Press Release

NEVADA’S 2014 MICHAEL LANDSBERRY TEACHER OF THE YEAR AWARD WINNER

The Mob Museum honors Jeff Hinton

HINTON

Nevada’s 2014 Michael Landsberry Teacher of the Year award winner

Click here for more information on tailoring a school trip to The Mob Museum to fit your students’ needs and interests.

When or how did you develop a love of history?

My love of history actually didn’t take place until I was in my early 20s. Like most young people, I thought history was boring in school – names, dates and places – blah, blah blah. When I joined the Marine Corps, that began to change. Marines pride themselves in their traditions and history, and while a Marine, I had the opportunity to visit places that have historical significance such as Okinawa. It was at this time that I began to realize that history is about real people who lived real experiences. History is a story well told, and I love a good story.

What is your background and personal history?

I was born in Oregon, but grew up in Connecticut. I moved with my family to southern Nevada in the late 1980s. In 1990 I joined the U.S. Marine Corps and received an honorable discharge in 1994. After my stint in the Marines I moved back to southern Nevada and began college. I graduated from UNLV with master’s degrees in both curriculum and instruction and American history. I have been married more than 12 years and have three beautiful daughters. I have been a teacher in the Clark County School District for 12 years, and I have taught at the Northwest Career and Technical Academy for the last seven years. In addition, I am also an adjunct instructor at the Nevada State College.

How have you used The Mob Museum in the past to teach history to your students?

In the past I have used The Mob Museum to teach history by focusing on the Museum’s exhibits that directly pertain to Clark County curriculum standards such as immigration, prohibition and the Kennedy administration.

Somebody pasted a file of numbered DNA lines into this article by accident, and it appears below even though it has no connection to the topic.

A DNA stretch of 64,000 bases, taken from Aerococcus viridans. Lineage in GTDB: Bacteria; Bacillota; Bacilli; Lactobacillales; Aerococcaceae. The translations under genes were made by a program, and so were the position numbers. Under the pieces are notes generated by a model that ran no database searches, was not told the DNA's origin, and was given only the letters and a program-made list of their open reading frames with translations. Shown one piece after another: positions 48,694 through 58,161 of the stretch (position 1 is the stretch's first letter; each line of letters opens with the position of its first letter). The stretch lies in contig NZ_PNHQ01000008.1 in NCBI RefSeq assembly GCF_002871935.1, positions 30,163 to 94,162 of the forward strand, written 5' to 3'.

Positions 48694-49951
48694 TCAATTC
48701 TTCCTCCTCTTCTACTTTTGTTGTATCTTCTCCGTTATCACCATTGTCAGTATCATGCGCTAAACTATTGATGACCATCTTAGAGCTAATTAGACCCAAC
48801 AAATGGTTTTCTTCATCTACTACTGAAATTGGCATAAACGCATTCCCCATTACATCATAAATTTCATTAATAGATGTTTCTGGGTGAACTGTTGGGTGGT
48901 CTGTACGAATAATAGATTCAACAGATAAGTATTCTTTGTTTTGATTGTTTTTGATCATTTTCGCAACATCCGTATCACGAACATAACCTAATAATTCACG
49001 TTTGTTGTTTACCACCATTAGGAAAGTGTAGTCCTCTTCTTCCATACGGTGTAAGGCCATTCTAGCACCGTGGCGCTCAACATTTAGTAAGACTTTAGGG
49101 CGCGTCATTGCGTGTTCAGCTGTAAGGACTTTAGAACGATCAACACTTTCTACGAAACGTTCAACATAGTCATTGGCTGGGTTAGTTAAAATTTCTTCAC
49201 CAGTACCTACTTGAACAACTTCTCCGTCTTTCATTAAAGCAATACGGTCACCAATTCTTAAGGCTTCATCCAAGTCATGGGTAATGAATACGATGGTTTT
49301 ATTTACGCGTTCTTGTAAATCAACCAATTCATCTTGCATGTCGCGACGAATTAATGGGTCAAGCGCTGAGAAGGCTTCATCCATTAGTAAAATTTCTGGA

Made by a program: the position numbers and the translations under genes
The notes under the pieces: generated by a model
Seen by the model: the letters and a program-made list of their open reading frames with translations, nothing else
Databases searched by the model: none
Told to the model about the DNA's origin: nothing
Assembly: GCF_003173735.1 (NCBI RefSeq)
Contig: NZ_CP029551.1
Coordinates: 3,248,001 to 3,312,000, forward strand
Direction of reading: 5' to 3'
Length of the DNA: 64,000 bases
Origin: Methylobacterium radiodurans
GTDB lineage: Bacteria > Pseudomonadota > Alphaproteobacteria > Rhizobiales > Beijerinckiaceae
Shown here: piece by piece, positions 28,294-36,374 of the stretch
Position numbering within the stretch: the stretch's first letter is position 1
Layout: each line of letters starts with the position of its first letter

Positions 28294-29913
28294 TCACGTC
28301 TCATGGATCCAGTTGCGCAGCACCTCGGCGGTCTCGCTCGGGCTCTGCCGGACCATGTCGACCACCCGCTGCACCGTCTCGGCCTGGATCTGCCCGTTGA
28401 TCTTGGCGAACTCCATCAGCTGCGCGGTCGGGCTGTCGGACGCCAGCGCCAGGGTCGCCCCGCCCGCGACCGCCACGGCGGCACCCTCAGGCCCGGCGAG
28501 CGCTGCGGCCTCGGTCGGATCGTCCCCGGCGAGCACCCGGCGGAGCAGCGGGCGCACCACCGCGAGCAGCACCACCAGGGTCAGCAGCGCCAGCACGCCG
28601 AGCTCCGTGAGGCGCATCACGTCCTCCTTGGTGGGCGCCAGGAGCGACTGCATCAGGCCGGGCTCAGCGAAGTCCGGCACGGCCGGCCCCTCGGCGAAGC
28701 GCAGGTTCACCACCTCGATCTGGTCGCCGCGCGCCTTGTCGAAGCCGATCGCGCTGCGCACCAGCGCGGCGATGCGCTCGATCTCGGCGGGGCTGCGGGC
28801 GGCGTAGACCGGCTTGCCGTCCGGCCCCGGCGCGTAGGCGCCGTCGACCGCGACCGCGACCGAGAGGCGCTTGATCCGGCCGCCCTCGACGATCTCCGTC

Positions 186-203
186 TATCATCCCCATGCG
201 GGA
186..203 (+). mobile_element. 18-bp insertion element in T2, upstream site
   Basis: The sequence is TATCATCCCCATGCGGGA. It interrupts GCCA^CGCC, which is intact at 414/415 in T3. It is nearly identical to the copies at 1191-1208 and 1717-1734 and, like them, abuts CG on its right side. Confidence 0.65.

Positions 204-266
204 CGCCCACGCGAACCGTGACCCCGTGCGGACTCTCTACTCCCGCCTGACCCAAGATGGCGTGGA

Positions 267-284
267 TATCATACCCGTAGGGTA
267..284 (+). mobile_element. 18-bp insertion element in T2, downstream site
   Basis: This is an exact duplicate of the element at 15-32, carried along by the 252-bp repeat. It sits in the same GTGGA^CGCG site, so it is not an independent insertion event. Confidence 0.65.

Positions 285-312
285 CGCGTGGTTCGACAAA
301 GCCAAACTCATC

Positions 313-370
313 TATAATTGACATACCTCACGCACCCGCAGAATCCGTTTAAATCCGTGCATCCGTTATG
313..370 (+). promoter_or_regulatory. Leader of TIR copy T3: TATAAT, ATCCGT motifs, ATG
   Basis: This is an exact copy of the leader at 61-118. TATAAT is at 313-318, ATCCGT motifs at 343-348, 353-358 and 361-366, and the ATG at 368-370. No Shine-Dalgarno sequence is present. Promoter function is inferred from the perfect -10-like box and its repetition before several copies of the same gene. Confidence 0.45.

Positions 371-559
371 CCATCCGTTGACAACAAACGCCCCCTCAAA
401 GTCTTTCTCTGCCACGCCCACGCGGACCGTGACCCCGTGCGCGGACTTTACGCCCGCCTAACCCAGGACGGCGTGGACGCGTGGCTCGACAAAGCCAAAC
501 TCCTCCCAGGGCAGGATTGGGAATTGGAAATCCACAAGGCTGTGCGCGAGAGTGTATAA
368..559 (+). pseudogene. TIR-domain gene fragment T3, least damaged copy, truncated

Describe your special relationship with the Museum and ways you have helped the Museum in the past.

A while back, I attended a conference presented by the Nevada Council for History Education at the Museum and fell in love with it. The Museum is such a significant cultural institution that I knew I wanted to be involved in some way. Later, as I was perusing the Museum’s website, I saw that there were volunteer opportunities and contacted the Museum. As a volunteer, I most recently helped to plan and implement a school field trip to the Museum in celebration of Kefauver Day on Nov. 15. (Kefauver Day is held each year at the Museum to raise awareness of the significance of the U.S. Senate Special Committee to Investigate Organized Crime in Interstate Commerce, as the Kefauver Committee hearings were officially called, on the nation’s fight against organized crime as well as the development of Las Vegas as the gaming capital of the nation.)

In addition, I have written lesson plans for the Museum on such subjects as immigration, life in the tenements and, of course, the Kefauver hearings. I have also consulted with the Museum in trying to get more students to the Museum.

What have been the reactions of your students to learning at The Mob Museum?

 Of the several field trips I have chaperoned to the Museum I have not had a disappointed customer yet.

Why is The Mob Museum important to presenting history in Las Vegas?

Unfortunately, many people erroneously believe that Las Vegas is devoid of history. This couldn’t be further from the truth. Las Vegas history may not be as noted as say New York’s or Chicago’s, but it is a fascinating and rich history nonetheless. Of course it doesn’t help that we tear down our buildings when they get old and dated. The Mob Museum is an important conduit for preserving the past and I love it when students tell me that they learned something new about Las Vegas that they had not known before.

What makes a place like The Mob Museum relevant to history and teaching?

The Museum is relevant to my teaching because I believe that learning history is best done when you involve the student. Classroom lectures have their place, but when students have the opportunity to see, hear and experience the history, the students get hooked, and hopefully develop within them a lifelong joy of learning.

Does The Mob Museum help you better interact with some of those hard-to-reach students? If so, how?

All students have likes and dislikes, some like history and others don’t. The Museum is an excellent way for students to make connections to the past. History is essentially a story and everybody loves a story well told. I think The Mob Museum does an excellent job telling the history of organized crime and law enforcement.

What would you like to see happen in the future with Las Vegas students and The Mob Museum?

I would like to see all high school students have the opportunity to visit The Mob Museum at least once while in senior high. Considering the number of high schools and students we have in the CCSD the Museum would be very busy, but I believe that it would be worth it. Anybody who has been to The Mob Museum can no longer claim that history is boring!